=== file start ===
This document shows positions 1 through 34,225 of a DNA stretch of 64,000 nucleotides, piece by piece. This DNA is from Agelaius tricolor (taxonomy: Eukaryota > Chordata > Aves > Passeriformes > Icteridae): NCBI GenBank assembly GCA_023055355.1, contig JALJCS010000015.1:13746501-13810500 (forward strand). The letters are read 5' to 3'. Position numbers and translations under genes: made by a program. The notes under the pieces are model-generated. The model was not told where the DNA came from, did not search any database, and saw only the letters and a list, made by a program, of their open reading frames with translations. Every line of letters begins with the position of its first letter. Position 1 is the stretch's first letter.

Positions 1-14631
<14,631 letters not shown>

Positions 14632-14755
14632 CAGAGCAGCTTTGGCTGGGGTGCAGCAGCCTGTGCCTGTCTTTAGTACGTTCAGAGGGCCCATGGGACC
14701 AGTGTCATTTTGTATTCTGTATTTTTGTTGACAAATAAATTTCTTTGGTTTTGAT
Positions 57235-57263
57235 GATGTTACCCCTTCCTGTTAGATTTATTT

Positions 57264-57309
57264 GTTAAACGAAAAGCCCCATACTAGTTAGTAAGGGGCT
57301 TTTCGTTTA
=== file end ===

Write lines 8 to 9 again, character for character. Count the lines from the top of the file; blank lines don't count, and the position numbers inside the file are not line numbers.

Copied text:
57235 GATGTTACCCCTTCCTGTTAGATTTATTT

Positions 57264-57309